The day before my last day of radiation, the prayer in the pulpit was for Mary "finishing radiation and starting chemotherapy" the next day. Apparently, they couldn't quite read my mother's handwriting. I have no idea what she may have written that looked like chemo.

A few years ago, our friends Terry and Marcia and Robbie and Mary were planning to come to dinner. Sadly, Mary's dad died and so we postponed the dinner. My partner Ann called Marcia and Terry, leaving a message saying that Robbie's partner Mary's father had died, so we would need to postpone. Terry listened to the message but didn't quite get it right. He shared the message with his wife Marcia, who said a prayer of concern at church on Sunday for my father who had died suddenly. I got a few awkward calls from good friends and my minister asking if my father had died. He hadn't. Thinking it was hilarious, I told dad. He didn't think it was funny at all.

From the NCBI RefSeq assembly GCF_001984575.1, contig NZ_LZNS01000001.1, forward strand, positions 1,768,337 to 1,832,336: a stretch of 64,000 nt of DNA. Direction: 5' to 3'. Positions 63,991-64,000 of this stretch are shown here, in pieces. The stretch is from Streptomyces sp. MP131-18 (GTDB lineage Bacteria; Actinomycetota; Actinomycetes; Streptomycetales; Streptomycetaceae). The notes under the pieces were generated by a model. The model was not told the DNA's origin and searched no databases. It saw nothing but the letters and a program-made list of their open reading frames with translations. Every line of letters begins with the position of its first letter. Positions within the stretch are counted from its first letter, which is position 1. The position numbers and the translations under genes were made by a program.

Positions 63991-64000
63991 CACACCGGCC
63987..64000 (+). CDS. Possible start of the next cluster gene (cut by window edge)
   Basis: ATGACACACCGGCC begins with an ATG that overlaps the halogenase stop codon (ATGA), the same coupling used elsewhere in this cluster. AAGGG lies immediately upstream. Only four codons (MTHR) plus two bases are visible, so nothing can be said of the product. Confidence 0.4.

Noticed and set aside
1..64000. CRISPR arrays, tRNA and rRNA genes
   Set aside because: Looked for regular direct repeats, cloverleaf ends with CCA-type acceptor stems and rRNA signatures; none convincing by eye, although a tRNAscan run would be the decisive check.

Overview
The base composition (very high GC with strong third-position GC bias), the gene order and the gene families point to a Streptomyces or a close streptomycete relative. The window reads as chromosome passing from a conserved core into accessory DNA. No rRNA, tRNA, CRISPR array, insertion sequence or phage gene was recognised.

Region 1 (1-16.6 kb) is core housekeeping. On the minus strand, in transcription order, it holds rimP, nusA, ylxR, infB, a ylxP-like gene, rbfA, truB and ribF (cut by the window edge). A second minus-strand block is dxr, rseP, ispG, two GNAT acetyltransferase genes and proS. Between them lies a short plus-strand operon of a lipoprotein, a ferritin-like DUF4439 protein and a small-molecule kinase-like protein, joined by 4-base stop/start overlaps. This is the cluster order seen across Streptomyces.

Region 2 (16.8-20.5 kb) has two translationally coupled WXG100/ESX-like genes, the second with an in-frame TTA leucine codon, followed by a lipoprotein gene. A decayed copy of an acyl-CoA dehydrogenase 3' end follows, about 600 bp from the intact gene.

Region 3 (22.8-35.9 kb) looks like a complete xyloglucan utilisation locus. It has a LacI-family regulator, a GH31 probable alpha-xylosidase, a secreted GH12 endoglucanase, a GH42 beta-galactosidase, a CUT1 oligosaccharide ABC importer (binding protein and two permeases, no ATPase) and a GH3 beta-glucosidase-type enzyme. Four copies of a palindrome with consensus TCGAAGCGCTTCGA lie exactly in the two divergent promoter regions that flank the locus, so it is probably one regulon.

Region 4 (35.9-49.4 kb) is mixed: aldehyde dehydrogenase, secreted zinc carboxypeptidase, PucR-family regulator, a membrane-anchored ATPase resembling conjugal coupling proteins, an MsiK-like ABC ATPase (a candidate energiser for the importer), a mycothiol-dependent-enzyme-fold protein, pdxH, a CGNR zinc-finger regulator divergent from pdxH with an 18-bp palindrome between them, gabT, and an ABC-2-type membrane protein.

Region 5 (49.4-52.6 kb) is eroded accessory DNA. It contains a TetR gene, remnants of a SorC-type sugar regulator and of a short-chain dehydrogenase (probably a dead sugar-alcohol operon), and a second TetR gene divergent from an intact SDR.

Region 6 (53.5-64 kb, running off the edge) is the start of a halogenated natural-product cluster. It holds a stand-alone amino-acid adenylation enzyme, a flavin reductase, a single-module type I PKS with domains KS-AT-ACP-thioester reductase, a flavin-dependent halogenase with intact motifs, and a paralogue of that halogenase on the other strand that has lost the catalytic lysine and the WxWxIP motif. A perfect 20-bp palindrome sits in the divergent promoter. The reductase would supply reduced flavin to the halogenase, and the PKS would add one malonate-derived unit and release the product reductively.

Hoping for good news and laughter for us all. Mary

Tuesday, March 23, 2010

Day 14: Inappropriate Laughter

Day 14: I envy Mr. Kotter who could always keep his laughter "inside, where it counts." I am generally able to keep my observations of ironies and absurdities to myself, but often my laughter busts out. In a somewhat serious conversation, someone will turn to me and say, "What's so funny?" Wisely, I keep it to myself and they just think I'm a little weird. I'm hoping the brain tumor rumor will buy me an excuse for this.

Many times my inappropriate laughter is just a cannon shot, a quick burst that we can all ignore and move on. Every now and then, however, I laugh in that way where I gasp for breath, cough, start to cry and shake all over. Mostly, this happens in church.